We must thus see this new move as a part of the entire international picture. In Europe, at any rate, Stalinism is on the defensive and in considerable retreat. Russia forms its Eastern European economic alliance, as America (by remote control) advances its Western European alliance. Stalin proposes new peace talks and Truman proposes a “world fair deal.” But the real direction is toward a deepening of both the world and European split between the two power camps. In this sense, we cannot be deceived by the formal appearance of this new step toward European unity, a result much desired by socialists, since this appearance is far overshadowed by its content in terms of power and imperialist politics.

Socialist View of European Unity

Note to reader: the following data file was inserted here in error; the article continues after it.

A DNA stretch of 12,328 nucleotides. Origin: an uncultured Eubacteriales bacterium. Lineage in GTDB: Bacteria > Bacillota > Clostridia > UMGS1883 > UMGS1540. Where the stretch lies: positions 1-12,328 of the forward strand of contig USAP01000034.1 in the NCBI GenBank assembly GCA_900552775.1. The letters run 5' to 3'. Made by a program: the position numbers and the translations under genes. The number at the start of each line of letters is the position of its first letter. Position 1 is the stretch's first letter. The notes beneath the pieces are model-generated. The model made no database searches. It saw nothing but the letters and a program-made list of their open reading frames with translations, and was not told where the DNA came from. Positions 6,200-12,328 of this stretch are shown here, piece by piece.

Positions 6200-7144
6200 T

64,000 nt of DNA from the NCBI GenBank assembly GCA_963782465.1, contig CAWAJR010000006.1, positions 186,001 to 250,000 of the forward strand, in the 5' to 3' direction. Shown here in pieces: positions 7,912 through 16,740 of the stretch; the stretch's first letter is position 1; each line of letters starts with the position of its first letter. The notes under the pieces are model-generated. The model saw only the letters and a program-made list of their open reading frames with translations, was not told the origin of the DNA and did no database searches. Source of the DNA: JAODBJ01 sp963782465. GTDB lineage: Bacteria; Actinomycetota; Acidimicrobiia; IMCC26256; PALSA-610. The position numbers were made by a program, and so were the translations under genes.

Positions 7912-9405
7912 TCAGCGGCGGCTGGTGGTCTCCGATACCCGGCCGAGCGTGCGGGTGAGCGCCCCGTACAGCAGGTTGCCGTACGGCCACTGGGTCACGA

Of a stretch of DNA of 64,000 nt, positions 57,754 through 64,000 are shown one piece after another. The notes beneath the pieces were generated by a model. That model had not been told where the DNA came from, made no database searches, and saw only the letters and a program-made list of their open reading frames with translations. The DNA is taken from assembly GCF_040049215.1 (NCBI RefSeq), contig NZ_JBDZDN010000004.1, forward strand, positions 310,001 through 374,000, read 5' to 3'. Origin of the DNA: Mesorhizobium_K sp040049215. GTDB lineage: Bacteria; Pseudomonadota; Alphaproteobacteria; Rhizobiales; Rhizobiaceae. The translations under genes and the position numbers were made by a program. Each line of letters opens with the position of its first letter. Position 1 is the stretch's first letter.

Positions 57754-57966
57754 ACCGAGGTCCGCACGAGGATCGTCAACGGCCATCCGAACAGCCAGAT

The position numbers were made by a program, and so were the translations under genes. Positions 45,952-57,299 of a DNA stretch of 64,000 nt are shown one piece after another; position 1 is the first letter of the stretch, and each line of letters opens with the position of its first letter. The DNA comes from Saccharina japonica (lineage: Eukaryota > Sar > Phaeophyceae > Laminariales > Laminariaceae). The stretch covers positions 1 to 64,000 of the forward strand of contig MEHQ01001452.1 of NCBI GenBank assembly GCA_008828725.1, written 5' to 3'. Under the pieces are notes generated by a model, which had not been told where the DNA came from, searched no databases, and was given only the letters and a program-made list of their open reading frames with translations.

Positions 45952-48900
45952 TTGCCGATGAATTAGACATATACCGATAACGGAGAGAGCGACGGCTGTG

But this judgment does not cover anything. Slogans and formations for the unity of Europe have long been familiar. Equally familiar has been the socialist analysis of these slogans (particularly when advanced by Churchill and, recently, the Pope) and their counter-proposal for the socialist unification of Europe, under revolutionary governments. Till now, both conceptions – bourgeois and socialist – have been abstractions. Now the bourgeois concept of unity begins to take on reality! The question is not before every socialist in Europe: how shall he respond? Shall he limit himself to analysing and condemning, more or less in the same terms that we have, the Council of Europe? Shall he continue in the tradition of an unconditional rejection, based on long hostility, of the unity slogan when advanced by his enemies? Shall he, likewise, maintain his traditional silence before this slogan because the Stalinist movements of Western Europe, directed by Moscow, have directed with considerable success a campaign of constant abuse against the unity idea? And, finally, shall he continue his abstract answer of a “Socialist Europe” even when confronted by what will be the undoubtedly growing reality of a bourgeois united Western Europe?